Tuesday, February 16, 2010

"You can google it"

At the store the other day I overheard a sales pitch for some wondrous kitchen product. "Our product's motors last twenty to thirty years," said the lady. "You can google it."

Meanwhile, in the run-up to the XXI Winter Olympic games, Quincy Jones, Lionel Richie and company have pulled together a (mostly) new crop of celebrities to record a 25th anniversary version of We Are The World to benefit Haiti. You can download it to contribute.

A while ago, I noticed that "Call or click today" has replaced "Operators are standing by" as the tagline for legion upon legion of infomercials.

Some combination of these and other cases like them has finally crystallized something that's been floating in my head throughout the not-so-disruptive-technology thread on this blog: There's a crucial difference between pervasive and disruptive. If you're going into business, pervasiveness is a much better goal.  People don't want their lives disrupted. They want them improved.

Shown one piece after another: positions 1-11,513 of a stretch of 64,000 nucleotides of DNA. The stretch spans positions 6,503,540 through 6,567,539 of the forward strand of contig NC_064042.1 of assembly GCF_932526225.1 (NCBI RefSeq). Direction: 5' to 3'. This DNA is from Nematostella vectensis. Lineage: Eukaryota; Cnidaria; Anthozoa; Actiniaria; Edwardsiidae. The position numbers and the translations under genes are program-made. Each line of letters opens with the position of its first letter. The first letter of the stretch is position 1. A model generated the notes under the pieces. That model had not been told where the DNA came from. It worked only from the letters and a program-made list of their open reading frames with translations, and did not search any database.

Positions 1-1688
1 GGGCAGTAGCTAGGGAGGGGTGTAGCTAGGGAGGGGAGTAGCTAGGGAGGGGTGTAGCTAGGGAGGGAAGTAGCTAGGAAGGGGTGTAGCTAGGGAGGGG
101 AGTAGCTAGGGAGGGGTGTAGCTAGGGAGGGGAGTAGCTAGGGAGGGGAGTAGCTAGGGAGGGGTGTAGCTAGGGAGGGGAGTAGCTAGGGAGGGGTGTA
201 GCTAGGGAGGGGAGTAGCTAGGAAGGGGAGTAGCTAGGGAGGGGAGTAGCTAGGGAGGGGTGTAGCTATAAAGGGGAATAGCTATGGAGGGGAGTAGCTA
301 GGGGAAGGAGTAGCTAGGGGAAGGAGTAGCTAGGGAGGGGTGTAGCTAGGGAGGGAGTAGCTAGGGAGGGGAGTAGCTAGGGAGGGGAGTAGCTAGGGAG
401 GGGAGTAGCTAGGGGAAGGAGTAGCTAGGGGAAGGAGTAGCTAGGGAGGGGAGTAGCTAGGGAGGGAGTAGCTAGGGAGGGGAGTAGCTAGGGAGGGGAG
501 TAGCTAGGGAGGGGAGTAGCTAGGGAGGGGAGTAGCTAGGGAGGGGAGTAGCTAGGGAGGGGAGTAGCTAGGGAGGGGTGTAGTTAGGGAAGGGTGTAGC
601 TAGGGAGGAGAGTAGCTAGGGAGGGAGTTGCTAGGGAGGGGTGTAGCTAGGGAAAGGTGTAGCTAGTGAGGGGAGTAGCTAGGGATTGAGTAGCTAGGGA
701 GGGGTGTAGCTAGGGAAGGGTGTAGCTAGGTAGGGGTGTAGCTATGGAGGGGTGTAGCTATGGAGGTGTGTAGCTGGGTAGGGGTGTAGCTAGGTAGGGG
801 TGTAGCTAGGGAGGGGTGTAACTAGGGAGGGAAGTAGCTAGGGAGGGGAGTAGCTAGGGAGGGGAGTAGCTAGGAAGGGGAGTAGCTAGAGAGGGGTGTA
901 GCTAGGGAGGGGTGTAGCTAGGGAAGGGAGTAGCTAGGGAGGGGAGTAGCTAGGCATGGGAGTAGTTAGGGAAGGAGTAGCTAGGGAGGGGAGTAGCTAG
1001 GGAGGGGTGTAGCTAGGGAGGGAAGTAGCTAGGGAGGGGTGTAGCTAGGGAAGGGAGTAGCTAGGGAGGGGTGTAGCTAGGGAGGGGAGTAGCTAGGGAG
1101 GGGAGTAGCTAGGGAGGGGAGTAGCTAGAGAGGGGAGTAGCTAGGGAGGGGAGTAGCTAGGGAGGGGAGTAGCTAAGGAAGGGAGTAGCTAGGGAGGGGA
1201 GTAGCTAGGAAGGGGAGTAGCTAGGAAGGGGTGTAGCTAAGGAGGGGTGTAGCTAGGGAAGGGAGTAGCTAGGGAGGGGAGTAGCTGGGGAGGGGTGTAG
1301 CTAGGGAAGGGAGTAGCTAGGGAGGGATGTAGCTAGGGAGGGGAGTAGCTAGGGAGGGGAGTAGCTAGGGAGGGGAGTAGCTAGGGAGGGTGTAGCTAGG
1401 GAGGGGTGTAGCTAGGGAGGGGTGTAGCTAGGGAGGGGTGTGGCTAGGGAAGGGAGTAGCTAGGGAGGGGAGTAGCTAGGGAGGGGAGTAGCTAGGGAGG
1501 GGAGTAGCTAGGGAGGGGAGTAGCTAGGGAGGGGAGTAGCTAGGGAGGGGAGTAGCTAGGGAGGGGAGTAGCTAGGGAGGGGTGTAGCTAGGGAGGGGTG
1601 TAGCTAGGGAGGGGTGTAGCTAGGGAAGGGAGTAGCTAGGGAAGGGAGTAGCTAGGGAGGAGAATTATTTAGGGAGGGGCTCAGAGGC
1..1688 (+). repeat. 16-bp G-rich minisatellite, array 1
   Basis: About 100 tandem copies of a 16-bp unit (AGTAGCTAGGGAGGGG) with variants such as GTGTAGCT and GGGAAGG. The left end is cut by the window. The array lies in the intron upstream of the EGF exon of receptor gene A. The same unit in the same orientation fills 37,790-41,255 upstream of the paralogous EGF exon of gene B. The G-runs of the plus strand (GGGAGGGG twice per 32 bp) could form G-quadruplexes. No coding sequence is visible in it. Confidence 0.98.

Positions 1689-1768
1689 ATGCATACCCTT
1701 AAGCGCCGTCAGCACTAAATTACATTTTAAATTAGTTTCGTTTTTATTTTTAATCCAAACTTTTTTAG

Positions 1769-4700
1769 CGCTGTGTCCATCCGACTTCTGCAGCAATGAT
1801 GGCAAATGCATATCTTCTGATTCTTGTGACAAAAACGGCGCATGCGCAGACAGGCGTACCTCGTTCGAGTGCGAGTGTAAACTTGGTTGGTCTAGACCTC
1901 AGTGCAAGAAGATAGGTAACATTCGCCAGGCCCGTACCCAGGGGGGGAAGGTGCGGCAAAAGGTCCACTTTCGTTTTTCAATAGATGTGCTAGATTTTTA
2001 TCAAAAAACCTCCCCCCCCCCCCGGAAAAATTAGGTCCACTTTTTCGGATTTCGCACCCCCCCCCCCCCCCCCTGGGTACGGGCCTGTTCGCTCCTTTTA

New technology certainly can and does disrupt particular sectors. If you're a recording artist, particularly an established artist used to selling music on physical media, the shift to downloading must be worrisome. If you're a major record label it's terrifying. But if you're a consumer, it's just another way to get music. Mind, I'm going on anecdotal evidence here -- if you're actually a recording artist I'd love to hear your story (I'm pretty sure I've already heard what the labels have to say).

Stepping back a bit, I claim new technologies are much more likely to become pervasive than disruptive, if indeed they do either (videophones, anyone? [Well ... five years down the line videophones, in at least some sense, are pretty pervasive -- D.H. May 2015]).

Postscript: While I've tried to consistently capitalize Google as a proper name, I can't bring myself to capitalize it as a verb, however much that might displease Google's trademark department. Googling has become as pervasive as, say, xeroxing.

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